No pictures exist of the parachute bomb incident. “Everything had to be kept secret during the war. And we couldn’t afford a camera anyway!” added Joan. However, after searching through the documents of Newham Archives in Stratford, I managed to track down the exact day and time that the parachute mine fell on Grenadier Street, March 20 at 1.55am.

The front page of the Stratford Express that week made reference to the fact that the overnight bombing of March 19 and 20 has been the worst so far in the history of the war to that point. But no mention was made of the miracle of North Woolwich in that edition or in subsequent editions and it seems that the story was forgotten.

Unexploded bombs remind us of the heroism shown not only by servicemen and women in combat, but also at home by the emergency services and the volunteer wardens.

Colin Grainger

The falling bombs became a way of life. Joan said, “One of the severe bombings, one evening, saw many ships hit and burning fuel escaped into the water and set it alight. Many buildings were also hit by the bombs, houses and factories.

“Of the 17 large factories which stretched in a long line through North Woolwich and Silvertown, 16 were hit. Products from many of the factories – treacle, rubber, chocolate and syrup – all began to run burning across the Albert Road, parts of which cracked open and then sealed shut again.”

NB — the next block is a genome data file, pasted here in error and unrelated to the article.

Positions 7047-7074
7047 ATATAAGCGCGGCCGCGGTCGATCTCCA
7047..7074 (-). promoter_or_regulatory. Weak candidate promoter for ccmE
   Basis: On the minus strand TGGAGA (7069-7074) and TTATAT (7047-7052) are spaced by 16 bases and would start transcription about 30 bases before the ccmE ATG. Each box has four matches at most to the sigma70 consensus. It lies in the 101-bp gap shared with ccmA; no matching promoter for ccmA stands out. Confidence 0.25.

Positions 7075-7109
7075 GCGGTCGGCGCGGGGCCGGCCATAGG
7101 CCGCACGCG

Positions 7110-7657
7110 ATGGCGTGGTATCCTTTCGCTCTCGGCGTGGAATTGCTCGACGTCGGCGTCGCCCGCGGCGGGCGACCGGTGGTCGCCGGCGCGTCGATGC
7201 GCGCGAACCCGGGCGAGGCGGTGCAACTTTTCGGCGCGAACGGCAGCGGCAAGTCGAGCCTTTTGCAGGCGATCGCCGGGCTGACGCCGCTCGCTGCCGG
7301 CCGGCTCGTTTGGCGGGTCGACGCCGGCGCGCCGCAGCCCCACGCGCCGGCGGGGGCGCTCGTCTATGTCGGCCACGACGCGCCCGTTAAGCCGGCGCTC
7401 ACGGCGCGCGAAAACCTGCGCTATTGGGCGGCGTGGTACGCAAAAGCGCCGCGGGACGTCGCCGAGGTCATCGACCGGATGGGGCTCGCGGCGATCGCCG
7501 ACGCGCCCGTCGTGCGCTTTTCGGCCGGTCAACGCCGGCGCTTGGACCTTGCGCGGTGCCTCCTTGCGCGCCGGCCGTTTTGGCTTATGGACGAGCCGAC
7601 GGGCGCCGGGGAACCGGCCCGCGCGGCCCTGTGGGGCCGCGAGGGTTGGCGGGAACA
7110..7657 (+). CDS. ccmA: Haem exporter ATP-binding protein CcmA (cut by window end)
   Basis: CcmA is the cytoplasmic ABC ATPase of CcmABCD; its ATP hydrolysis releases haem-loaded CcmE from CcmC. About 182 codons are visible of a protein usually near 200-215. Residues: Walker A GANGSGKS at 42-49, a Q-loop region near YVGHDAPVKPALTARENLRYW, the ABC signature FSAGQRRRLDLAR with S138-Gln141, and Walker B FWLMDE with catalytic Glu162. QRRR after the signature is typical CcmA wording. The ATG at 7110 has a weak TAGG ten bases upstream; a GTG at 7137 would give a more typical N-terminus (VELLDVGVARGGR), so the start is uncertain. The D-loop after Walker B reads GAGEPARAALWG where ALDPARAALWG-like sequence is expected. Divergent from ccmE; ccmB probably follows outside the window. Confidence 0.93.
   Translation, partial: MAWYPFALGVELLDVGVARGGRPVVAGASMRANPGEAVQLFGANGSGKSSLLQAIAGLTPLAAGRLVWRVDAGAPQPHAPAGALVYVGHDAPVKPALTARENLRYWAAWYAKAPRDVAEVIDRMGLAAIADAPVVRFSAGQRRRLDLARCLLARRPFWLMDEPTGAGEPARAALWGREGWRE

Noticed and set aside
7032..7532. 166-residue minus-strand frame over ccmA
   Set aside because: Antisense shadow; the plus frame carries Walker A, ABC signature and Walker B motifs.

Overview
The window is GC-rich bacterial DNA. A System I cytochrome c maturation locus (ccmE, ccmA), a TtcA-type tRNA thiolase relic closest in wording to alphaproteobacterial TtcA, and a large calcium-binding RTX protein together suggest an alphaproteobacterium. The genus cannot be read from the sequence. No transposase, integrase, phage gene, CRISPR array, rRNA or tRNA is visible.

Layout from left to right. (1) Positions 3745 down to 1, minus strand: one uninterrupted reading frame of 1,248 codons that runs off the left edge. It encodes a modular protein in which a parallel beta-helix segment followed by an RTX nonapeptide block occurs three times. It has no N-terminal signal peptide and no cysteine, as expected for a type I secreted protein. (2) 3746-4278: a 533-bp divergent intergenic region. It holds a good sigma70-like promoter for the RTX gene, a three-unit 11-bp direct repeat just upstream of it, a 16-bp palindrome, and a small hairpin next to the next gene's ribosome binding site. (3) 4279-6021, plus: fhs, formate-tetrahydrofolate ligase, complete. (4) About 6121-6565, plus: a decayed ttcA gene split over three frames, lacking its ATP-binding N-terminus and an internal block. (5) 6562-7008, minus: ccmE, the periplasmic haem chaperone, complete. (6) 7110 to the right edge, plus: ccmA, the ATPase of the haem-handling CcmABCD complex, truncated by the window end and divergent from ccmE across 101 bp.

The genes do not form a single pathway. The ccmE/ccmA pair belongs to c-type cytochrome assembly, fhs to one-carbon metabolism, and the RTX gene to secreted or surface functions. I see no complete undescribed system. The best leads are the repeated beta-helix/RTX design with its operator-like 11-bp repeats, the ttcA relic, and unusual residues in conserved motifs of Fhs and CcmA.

Thousands lost their lives and for many years after the war, unexploded bombs were found, disrupting local life. Even 50 years on from the war in the 1970s another unexpected guest was unearthed in Plaistow. It is said to be one of biggest and hundreds of people had to be moved out while the Army blew it up. More continue to be found to this day.

I played on many bomb sites in North Woolwich and Silvertown from the late 1950s to the late 60s and I have covered many stories about unexploded bombs in my years as a journalist.

They serve as a stark reminder of what our parents and grandparents went through. They also remind us of the heroism shown not only by servicemen and women in combat, but also at home by the emergency services and the volunteer wardens. But it is the tale of the uninvited guest who came to stay in North Woolwich that throws the focus on how lives were changed forever.